Michael Cohen, President Donald Trump’s former personal attorney and longtime fixer, has complained to friends about his mounting legal fees and grown frustrated that his former boss isn’t footing the bill, The Wall Street Journal reported on Tuesday.
Cohen is currently under investigation for possible bank fraud and campaign finance violations in relation to a $130,000 payment he made to porn star Stormy Daniels just weeks before the 2016 presidential election. Daniels claims the payment was hush money, meant to keep her from publicly disclosing an alleged affair with Trump.
In recent months, Cohen has reportedly said that he feels the legal debts are “bankrupting” him and that Trump owes him for his years of service, unnamed associates told the newspaper.
Attorneys for Cohen and Trump have been sifting through documents that were seized during an FBI raid on Cohen’s offices and hotel room in April. That review is supposed to end next week, The Times reported. Once completed, prosecutors may elect to file criminal charges.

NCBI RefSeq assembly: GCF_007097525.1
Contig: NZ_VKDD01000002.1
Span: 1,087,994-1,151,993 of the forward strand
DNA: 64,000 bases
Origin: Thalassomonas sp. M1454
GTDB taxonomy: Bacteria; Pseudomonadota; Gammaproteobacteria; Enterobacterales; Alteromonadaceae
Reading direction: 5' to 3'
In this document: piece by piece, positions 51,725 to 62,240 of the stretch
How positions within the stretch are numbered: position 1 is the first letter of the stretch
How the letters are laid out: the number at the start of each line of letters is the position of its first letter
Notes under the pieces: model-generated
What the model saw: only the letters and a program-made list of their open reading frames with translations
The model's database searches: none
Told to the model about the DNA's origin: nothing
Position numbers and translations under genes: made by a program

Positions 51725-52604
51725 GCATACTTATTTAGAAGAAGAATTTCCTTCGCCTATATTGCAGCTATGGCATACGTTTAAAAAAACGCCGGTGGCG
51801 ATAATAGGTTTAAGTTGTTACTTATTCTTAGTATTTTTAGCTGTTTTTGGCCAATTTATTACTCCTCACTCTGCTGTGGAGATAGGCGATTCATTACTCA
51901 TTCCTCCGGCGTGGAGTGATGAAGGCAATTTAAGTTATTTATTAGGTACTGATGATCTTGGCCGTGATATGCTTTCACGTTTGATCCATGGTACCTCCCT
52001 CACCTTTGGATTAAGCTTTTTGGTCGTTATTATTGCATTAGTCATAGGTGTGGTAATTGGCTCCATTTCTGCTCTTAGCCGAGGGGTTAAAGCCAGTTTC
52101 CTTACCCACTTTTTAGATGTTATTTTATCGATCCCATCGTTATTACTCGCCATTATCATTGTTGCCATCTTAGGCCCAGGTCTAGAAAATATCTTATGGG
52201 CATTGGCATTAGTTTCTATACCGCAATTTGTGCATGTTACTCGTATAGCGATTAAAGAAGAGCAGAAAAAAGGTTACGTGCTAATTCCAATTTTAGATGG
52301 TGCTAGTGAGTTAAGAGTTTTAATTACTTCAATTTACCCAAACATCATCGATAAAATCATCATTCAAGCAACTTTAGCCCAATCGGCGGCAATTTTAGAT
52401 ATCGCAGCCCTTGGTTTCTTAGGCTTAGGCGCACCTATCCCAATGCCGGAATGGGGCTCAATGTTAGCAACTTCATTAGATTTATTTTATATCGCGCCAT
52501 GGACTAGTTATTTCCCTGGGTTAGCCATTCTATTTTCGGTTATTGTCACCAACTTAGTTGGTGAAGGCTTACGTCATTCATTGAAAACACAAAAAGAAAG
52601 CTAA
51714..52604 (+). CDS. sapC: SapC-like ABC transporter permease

Several people also told The Times that Cohen has hired a new lawyer as his case enters a critical phase. The new attorney, Guy Petrillo, is a former chief of the criminal division for the U.S. Attorney’s Office in Manhattan.
According to CNN, Cohen has also told friends that he’s “willing” to give investigators information on Trump under the right circumstances; one pal even said that Cohen “feels let down” by the president.
“[Cohen] knows a lot of things about the president and he’s not averse to talking in the right situation,” one friend told CNN. “If they want information on Trump, he’s willing to give it.”
But the Journal reported that Cohen has, at times, told those closest to him that he’d rather “eat a bullet” than aid investigators.
Although Trump has severed ties with Cohen, the president told reporters last week that he “always liked” the man and that Cohen was “a good person.” Trump was furious when he first heard of the FBI raid in which Cohen’s documents were seized, calling the effort a “total witch hunt.”
Until January, the Trump campaign paid for some of Cohen’s legal bills. Those payments were only related to his legal representation as part of special counsel Robert Mueller’s ongoing probe into Russian interference in the last presidential election, the Journal noted.